“I lost my father to cancer 26 years ago. He was only 49 years old and had bowel cancer. By the time his cancer was diagnosed there wasn’t any treatment available and he passed away four months after his diagnosis. I still remember the Macmillan nurse who visited my father and us.
“My mother was diagnosed with Burkitt’s lymphoma and passed away 10 years ago. She did have chemotherapy, but the treatment did not work and she decided she wanted to spend her remaining days at home. The Macmillan nurses helped this to happen: they were marvellous and my mother had a very peaceful end.
“Two years ago this July my elder brother Andrew died of bowel cancer. His experience was very different and difficult. I feel that all our resources are very stretched and any help we can give to anybody affected by this terrible disease – and their families who need so much support at this crucial time and afterwards – is so very much needed and appreciated.
“My overall impression of the Macmillan nurses is that they offer as much or as little help as you and your family want, and are non-judgemental and smooth over any gaps left by doctors/hospitals.”
TUESDAY, September 25, 1pm to 4pm
Red Lodge Sports Pavilion, Hundred Acre Way, Red Lodge, near Mildenhall, IP28 8FQ
‘Two friends have recently been diagnosed’
Christine Mason: “I am having my first coffee morning for the Macmillan charity at my house. We are having a cake stall, tombola and a white elephant stall. I have asked several friends and family members who will help.
“I was inspired to do this as two friends have recently been diagnosed with breast cancer, and obviously the Macmillan nurses will be of enormous help.
“I used to have regular yearly coffee mornings for cancer research, which I have not done recently, due to family commitments, so after seeing the advert on TV I decided to once again try my hand at organising another.
“I have emailed several supermarkets, who’ve been very generous with items for the tombola, and our Local Red Lion has also donated vouchers for meals, and is baking a large cake for us. The Cellar House has also donated a bottle of wine, even though they are having their own Coffee Morning.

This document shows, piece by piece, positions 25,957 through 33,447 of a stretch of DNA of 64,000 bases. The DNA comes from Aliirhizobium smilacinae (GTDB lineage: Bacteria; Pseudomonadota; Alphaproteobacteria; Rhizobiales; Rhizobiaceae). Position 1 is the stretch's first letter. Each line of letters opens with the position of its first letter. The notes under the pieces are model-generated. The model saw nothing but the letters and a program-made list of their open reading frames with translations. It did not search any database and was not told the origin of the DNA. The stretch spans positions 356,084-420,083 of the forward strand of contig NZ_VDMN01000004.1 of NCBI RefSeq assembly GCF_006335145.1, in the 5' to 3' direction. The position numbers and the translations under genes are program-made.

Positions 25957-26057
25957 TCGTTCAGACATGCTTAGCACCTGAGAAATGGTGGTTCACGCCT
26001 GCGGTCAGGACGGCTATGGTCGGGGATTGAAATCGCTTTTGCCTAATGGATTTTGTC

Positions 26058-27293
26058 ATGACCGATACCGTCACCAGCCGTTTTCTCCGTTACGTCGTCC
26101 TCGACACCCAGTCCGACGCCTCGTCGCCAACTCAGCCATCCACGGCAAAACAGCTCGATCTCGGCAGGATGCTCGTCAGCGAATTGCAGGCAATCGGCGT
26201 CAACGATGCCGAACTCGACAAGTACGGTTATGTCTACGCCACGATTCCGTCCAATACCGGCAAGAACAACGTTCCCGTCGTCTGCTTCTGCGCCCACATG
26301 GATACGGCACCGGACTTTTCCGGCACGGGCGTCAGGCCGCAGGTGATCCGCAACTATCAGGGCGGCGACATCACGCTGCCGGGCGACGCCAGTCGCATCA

“Fitzbillies in Cambridge are donating 27 of their famous Chelsea buns, as it was my husband’s father, Arthur Mason, and his brother who started Fitzbillies in 1921, making his name with the Chelseas, and the secret recipe was sold with the business and is still used today.”
September 28, 10am to 3pm
32 Norton Drive, Norwich, NR4 6JD
‘Ladies, look at your pooh and pee!’
It’s an event with a difference at Yaxham, near Dereham. There’s a headshave, for one thing. There’s also a copy of a picture on offer to the highest bidder… of a woman sitting on the loo, smoking and drinking. It’s by Local artist Lizzie Oechsle, whose work has in the past been bought by sculptor Antony Gormley (Angel of the North). Explain, please!
Susan Martin, co-ordinator of the Local Macmillan Coffee Morning, says of the picture being auctioned that “we are using it as a way of raising awareness of cancer. ‘Ladies, look at your pooh and pee, plus give up smoking!’”
Why are they involved? “Yaxham had been holding a Macmillan Coffee Morning for many years, with records going back to 2004. Understandably, those in charge had dwindled in number over the years. In 2017 a group of residents who had worked before on community events decided to give it a go. In 2016 £1,016 was raised; in 2017 £1,852 – an amount we are looking to better this year.”
Got an anecdote or story? “We are very lucky to have two fantastic ladies, Kathryn and Joan, who sell raffle tickets for us. Last year they did so well, we had to go out and buy more raffle tickets!
“This year we have Colin Firmin undertaking Brave the Shave live at the event at 11.30am. Colin’s family were supported during his grandparents’ cancer and end-of-life care.
“He was egged into it by his partner Daryl after he kept saying how Macmillan had changed the final days of his granddad’s life. I think he is about mid 50s and he tried to bottle out but she told him he didn’t have a choice! Lisa, who is doing the shave, has given a free haircut as a prize in the raffle!”
THURSDAY, September 27, 9.30am to 12.30pm
Yaxham Village Hall, Norwich Road, Yaxham, near Dereham, NR191RJ
‘The kettle is always on’
Anne Martin, Helen Arnold and Rob Hockey (sisters and brother): “We have held Macmillan coffee mornings at our Norwich (family-run model railway) shop for the last five years. We transform our model shop into a café for the event, adding tables, chairs and running a raffle and tombola too.
“We attract customers and passers-by into our shop for coffee, chat and delicious homemade cakes which a customer’s wife makes especially for the event.
“We have had many lovely memories. We are lucky enough to be able to sit with our customers and listen to their stories. Our coffee mornings have also been visited by Local MPs Chloe Smith, Clive Lewis and radio celeb Wally Webb.
“We have listened to, laughed with and lost many good customers and family members over the years. We feel we are able to offer a safe space for people to pop in and forget their worries for a while, and to lose themselves in a light-hearted hobby. The kettle is always on at Great Eastern Model Railways – not just on Coffee Morning days!”
September 28, 9.30am to 2.30pm
Great Eastern Model Railways, 199 Plumstead Road, Norwich, NR1 4AB
See coffee.macmillan.org.uk for a list of all the Coffee Mornings taking place.
Source : EADT